February 23, 2017
When liberals put together their bathroom agenda, I guarantee there's one word that never came up: Congress. Like the rest of its LGBT agenda, the Left knows it has not chance than convincing leaders that it's a good idea to force boys and girls to shower together, bunk together on school trips, and use the same locker rooms and bathrooms. So the Left turned to the playbook that's delivered the most success: a mix of executive overreach and judicial activism.
It worked. By the end of his two terms, President Obama had bypassed Congress so much he could have built his own interstate beltway. To most liberals, the legislature is just a pesky branch that gets in the way of their extremism. And they don't mind saying so. Last year, Rep. Nancy Pelosi (D-Calif.) dropped more than a few jaws when she admitted that the only way they could redefine marriage was through the courts. "Legislatively, we couldn't really succeed, but from the courts and the rest... that victory has been won." So you can imagine their frustration when the man who succeeded Obama started showing respect for states and traditional lawmaking.
Yesterday, that deference was on full display when President Trump gave elected officials their jobs back on matters of privacy and safety. After nine months of a full-blown grassroots revolt, the administration rolled back Obama's mandate that schools open their locker, shower, and bathroom doors to students of both genders. The order that launched a dozen lawsuits was "improperly and arbitrarily devised," the Departments of Education and Justice wrote, "without due regard for the primary role of the states and local school districts in establishing educational policy." Essentially, President Trump didn't make a decision on bathrooms -- he gave states the freedom to make their own. Like most Americans, he thinks the federal government has absolutely no right to strip parents and local schools of their rights to provide a safe learning environment for children.
Try telling that to Hollywood. From Ellen DeGeneres to Katy Perry, people with absolutely no real knowledge of the debate weighed in anyway, insisting that Trump's move was "disgusting," "unacceptable," or worse. Even Apple, which may as well be a satellite office for the DNC, showed its ignorance by criticizing the move. "Apple believes everyone deserves a chance to thrive in an environment free from stigma and discrimination," they argued. "We support efforts toward greater acceptance, not less, and we strongly believe that transgender students should be treated as equals. We disagree with any effort to limit or rescind their rights and protections."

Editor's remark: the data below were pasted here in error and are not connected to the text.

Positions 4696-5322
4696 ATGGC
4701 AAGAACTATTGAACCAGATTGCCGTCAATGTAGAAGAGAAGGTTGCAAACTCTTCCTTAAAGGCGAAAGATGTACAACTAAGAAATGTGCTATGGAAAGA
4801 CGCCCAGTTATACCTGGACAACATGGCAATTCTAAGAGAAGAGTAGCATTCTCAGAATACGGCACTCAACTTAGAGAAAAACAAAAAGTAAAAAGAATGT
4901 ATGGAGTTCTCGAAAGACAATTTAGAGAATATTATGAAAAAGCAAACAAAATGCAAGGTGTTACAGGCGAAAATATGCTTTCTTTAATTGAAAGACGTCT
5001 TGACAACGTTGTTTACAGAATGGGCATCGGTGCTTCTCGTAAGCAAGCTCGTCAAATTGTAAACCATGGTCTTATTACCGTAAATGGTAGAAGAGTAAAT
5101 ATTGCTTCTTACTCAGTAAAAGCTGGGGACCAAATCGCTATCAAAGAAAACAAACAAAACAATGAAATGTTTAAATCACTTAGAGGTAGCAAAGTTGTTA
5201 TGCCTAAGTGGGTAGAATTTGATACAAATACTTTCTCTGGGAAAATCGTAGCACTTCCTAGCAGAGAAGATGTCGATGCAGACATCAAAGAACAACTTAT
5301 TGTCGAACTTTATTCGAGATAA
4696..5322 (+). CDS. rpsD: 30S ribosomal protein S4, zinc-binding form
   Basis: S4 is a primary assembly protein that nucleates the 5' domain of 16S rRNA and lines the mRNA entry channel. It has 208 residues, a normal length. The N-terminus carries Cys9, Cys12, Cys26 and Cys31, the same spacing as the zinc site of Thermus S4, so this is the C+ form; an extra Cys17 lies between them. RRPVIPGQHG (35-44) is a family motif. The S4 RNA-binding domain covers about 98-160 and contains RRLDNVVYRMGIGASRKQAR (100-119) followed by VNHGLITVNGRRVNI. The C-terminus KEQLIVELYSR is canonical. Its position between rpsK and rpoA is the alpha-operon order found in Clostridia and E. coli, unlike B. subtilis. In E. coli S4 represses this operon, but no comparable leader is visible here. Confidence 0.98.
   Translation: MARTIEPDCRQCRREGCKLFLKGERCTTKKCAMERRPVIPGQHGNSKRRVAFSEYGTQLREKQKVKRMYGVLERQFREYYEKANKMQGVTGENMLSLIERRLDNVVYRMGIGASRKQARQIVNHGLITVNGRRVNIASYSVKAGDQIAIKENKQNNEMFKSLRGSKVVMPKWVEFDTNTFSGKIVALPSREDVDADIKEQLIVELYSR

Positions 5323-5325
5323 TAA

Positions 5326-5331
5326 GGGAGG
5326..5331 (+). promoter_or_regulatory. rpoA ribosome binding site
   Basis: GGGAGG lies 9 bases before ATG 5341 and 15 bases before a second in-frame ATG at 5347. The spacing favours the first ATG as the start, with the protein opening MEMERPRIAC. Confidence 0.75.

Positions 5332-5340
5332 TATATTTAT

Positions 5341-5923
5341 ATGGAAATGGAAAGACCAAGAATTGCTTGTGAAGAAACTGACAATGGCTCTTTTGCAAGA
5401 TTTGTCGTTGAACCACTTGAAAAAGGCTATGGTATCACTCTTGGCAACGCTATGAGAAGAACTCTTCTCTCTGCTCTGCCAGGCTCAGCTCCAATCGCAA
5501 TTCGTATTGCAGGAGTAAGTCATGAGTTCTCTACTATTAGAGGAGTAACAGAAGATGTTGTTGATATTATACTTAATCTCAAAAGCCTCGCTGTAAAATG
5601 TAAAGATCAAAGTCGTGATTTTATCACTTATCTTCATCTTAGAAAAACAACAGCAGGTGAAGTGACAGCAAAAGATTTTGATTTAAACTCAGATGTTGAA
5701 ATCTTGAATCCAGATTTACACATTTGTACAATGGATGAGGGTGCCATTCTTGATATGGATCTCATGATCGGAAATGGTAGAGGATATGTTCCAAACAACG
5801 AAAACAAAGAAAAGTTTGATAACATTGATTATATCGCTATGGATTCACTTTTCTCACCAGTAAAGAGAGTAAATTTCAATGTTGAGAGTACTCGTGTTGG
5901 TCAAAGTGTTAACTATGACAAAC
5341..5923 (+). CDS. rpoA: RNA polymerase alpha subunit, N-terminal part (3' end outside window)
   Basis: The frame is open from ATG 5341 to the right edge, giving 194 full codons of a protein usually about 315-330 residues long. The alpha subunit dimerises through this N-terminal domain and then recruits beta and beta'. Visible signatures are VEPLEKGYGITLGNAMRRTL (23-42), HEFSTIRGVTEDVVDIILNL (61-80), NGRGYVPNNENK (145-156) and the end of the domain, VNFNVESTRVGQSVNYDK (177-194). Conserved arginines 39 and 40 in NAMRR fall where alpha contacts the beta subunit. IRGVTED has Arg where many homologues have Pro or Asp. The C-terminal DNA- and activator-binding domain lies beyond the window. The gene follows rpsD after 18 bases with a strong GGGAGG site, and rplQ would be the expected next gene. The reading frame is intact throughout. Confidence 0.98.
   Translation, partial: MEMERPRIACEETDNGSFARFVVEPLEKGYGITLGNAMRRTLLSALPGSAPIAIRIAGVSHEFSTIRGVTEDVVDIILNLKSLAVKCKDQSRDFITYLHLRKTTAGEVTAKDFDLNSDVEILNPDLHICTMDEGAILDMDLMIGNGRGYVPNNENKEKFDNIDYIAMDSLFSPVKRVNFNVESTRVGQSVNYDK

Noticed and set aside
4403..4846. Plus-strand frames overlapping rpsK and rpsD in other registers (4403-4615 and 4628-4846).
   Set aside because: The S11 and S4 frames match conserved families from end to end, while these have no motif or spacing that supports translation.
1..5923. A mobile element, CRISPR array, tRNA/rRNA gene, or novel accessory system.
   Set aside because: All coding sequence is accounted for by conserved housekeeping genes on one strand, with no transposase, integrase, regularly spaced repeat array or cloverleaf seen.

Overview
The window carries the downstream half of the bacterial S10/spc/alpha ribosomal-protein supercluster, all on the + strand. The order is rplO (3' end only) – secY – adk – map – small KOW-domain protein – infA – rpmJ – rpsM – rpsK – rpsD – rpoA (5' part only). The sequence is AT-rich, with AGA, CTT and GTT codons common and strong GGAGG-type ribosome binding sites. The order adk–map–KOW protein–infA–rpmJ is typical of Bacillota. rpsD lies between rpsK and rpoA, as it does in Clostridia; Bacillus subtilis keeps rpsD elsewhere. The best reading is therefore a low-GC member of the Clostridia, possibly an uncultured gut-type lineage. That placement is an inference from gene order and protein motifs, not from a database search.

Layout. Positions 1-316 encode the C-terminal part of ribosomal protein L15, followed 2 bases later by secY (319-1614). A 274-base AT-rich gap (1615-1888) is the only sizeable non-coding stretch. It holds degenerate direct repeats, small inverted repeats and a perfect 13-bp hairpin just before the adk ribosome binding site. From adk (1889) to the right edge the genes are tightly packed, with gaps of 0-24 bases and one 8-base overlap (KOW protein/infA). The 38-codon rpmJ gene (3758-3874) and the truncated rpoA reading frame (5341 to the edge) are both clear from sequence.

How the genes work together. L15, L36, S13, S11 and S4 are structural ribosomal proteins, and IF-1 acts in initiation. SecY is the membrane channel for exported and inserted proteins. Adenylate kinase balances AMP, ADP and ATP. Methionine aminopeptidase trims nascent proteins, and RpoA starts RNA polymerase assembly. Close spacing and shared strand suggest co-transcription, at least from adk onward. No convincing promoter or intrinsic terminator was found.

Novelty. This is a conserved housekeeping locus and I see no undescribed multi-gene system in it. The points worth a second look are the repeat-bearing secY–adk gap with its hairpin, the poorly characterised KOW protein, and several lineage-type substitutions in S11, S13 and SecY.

Of course, the irony of that statement is that Donald Trump -- and all conservatives -- support Apple's right to create that environment! In the two biggest privacy bills of the last 12 months -- Texas's SB 6 and North Carolina's HB 2 -- businesses were not just allowed, but encouraged, to set their own policy on bathrooms, locker rooms, and showers. In this case, the administration is simply giving states those same rights. If the Left wants gender-free schools, here's an idea: persuade the people. That's how the system is supposed to work. Instead, liberals want the courts and president to do things that elected officials won't.
The administration's posture isn't anti-LGBT. It's pro-democracy. States and local districts are in the best position to decide what serves their students best. If it's letting teenage boys shower with the girls, then by all means, pursue that. Just don't be surprised when families rise up -- as they have all across this nation -- and demand better. When pressed, the persistence of parents will always be stronger than the government's coercion.
Hollywood and corporate CEOs would be wise to remember that this wasn't a party issue, a race issue, or an age issue. This was an American issue. More than 105,000 of you signed FRC's petition calling for an end to Obama's mandate. Sixty-six percent of the country objected to the gender-free world Obama was trying to force on children as young as kindergartners. Only 28 percent approved of it -- with just 15 percent strongly approving. President Trump did more than keep his campaign promise of getting the federal government out of the business of dictating bathroom and shower policies. He respected states' rights -- but most importantly, he respected parents' rights. For that, we thank him.
Tony Perkins' Washington Update is written with the aid of FRC senior writers.